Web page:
Tuesday, March 6, 2012

On: Why Paint a Still Life?

Many students say,"I don't like still life's, can I paint something else"?

"Untitled Study", 12x9", oil on canvas

Learning to "see" is the first and most important skill a beginning student must learn to develop.  By far, the humble still life is most emphatically the very best place to do this for several reasons.  No where are color, value relationships based on light more consistent and straightforward than in a still life.  Everything the student needs to learn is long lived and clearly stated in a still life without deviation or distortion as in a photograph.  This gives the student time to study, see and perform without the stress of the ever moving light found in the landscape or of subject matter that twists, turns and moves through the scene. It far exceeds the convenience of painting from photographs which fall far short in providing this information. As the well known and respected  Russian born American artist, Sergei Bongart, is known to have often said:

  "Still Life is best school, best exercise for artists."

Bongart is most definitely not alone.  Few well known contemporary and old master artists would disagree with him. Most  have hailed the still life as the place to learn light and to see value and color correctly.  I believe that if a student can paint a good still life then he or she will have the tools to paint anything else that might present itself as subject matter  It is for these very reasons that all of my students begin by painting still life's in my classrooms. I care greatly about my students and want them to grow and be all they can be and I know of no better way for them to prepare for a life of painting then by learning to see from life in an environment in which they have total control.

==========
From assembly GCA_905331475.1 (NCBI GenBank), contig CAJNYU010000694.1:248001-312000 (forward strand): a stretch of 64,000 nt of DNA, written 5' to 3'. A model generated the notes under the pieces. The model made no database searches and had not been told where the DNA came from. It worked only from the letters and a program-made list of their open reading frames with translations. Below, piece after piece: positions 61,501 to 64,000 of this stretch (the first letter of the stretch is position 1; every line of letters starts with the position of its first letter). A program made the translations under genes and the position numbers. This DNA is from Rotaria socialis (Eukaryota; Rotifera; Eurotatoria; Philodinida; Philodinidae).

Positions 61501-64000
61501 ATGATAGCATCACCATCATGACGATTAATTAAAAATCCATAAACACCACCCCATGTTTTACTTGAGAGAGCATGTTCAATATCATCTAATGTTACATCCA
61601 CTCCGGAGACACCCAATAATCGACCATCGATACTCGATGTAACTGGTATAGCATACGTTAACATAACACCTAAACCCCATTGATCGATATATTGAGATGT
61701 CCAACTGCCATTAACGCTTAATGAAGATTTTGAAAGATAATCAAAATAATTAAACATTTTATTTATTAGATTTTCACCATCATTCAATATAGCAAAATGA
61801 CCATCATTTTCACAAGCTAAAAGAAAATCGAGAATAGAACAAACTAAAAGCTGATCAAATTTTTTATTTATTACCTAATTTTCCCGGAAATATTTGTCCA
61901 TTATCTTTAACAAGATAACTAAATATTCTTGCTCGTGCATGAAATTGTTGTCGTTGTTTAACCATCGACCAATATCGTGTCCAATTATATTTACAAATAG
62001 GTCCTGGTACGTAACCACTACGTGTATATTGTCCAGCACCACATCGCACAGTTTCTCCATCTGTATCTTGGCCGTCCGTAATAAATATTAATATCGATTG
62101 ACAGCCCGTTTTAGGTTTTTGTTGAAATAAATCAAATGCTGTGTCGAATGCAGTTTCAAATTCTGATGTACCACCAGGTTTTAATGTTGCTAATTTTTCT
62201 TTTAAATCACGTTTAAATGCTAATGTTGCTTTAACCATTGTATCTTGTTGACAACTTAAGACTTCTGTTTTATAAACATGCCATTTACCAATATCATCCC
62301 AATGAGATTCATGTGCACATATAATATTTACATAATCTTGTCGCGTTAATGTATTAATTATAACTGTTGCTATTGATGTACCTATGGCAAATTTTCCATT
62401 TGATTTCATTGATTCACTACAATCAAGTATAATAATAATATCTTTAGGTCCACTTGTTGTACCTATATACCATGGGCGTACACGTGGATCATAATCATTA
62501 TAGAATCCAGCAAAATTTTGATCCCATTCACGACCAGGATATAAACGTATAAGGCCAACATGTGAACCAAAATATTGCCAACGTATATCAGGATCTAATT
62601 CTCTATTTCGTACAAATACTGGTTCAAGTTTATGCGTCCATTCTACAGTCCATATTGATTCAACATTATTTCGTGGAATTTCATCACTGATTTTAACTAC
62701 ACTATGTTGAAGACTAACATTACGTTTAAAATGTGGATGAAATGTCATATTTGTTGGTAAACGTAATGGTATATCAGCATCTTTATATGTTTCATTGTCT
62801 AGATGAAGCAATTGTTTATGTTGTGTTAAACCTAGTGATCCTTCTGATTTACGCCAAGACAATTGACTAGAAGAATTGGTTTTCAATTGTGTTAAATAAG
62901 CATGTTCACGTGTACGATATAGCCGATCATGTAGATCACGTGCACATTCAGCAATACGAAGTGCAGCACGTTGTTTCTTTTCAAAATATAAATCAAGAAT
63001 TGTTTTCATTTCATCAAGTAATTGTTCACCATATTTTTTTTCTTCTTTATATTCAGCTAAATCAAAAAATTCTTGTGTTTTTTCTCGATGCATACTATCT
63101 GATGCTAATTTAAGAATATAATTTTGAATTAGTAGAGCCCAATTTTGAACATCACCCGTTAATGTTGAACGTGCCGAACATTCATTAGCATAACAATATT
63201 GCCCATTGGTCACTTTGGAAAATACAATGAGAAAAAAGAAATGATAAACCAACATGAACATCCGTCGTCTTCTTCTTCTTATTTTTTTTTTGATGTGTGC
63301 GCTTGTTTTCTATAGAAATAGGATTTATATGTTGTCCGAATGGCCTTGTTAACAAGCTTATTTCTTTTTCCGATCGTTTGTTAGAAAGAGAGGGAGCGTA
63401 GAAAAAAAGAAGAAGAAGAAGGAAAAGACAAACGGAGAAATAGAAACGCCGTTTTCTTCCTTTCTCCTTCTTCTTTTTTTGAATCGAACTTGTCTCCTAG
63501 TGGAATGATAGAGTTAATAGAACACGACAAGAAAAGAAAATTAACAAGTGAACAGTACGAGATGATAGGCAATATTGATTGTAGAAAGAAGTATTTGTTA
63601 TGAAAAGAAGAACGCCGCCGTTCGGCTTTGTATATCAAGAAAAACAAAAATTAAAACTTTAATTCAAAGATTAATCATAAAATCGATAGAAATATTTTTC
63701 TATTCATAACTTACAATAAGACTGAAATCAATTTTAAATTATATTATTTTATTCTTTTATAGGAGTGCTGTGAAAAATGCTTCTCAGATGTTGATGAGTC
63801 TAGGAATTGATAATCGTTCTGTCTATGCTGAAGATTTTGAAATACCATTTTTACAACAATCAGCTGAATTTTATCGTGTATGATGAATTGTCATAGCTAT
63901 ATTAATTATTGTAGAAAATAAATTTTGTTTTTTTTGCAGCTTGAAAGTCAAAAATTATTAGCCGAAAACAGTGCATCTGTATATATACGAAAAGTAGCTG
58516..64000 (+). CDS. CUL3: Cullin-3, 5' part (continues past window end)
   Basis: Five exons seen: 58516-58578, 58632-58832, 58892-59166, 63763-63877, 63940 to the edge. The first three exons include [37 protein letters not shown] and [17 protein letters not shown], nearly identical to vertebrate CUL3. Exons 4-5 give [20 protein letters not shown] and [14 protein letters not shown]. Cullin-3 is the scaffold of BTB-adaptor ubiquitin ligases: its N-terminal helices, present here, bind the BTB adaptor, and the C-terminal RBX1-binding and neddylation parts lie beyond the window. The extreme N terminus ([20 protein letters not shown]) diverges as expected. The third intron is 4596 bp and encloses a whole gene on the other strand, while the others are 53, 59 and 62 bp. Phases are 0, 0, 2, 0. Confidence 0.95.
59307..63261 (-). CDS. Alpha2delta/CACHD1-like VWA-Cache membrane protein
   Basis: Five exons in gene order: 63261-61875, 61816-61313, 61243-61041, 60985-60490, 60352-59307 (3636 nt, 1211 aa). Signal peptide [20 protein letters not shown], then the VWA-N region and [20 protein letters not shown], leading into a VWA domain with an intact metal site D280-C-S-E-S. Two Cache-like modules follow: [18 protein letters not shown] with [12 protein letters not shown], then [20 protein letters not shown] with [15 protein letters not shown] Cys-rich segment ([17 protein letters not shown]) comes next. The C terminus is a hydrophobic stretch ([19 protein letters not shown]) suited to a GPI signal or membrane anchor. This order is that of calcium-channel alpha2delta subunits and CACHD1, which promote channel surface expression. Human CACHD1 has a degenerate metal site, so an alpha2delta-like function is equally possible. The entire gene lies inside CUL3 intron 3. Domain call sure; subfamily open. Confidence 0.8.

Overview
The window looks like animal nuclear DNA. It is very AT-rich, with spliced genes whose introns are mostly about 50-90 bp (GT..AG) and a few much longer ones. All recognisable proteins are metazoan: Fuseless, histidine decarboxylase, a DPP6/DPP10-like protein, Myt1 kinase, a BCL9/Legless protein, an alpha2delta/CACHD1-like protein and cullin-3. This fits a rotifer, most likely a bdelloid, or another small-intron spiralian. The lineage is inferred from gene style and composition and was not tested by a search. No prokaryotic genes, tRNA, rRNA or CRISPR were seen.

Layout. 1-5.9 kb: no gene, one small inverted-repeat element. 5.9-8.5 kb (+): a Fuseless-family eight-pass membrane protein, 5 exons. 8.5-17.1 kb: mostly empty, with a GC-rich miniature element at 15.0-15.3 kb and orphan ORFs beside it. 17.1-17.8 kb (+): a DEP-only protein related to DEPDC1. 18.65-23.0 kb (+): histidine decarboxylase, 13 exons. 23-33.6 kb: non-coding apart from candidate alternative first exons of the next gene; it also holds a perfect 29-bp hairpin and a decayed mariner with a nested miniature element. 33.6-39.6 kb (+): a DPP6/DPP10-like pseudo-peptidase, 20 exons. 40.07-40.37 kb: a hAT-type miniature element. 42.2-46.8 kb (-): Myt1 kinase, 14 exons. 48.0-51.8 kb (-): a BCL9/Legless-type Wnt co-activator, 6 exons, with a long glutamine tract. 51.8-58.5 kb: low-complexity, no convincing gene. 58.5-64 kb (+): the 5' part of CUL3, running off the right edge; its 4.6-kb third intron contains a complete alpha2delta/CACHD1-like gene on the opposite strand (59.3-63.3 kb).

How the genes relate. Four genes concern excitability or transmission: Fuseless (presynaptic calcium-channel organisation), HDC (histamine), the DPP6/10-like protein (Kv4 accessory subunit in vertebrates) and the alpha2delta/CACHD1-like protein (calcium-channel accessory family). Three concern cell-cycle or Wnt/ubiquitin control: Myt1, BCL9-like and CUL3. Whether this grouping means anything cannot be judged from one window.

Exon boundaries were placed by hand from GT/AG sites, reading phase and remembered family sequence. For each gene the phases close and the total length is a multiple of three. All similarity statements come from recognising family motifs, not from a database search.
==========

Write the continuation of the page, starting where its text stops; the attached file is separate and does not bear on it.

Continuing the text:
The aluminum pitcher in the study above was done in a short time during one of my classes as I painted along with my students.  My painting focus was totally on the light and its play across the surface of this graceful object as it reflected the beautiful colors of nearby influences.  It is studies such as this that I find most valuable to me as an artist in developing my "seeing" skills and improving my painting technique.

A student who puts subject matter ahead of learning creates an enormous rift in their growth that ultimately slows them down to a snails pace in advancing as an artist.  In my studio, I practice with these small studies more often than I paint paintings.  I believe the humble still life is what makes my ability to paint my passion for the landscape possible. No, I don't love painting still life's....I am after all, a landscape painter.  Like my students, I would frankly prefer to be painting something else. BUT, I am grateful for the still life and hold it in the highest esteem for its ability to develop my eye and technique beyond the mundane.

 If you want to learn how to paint, paint the still life...paint life. You wont be sorry!

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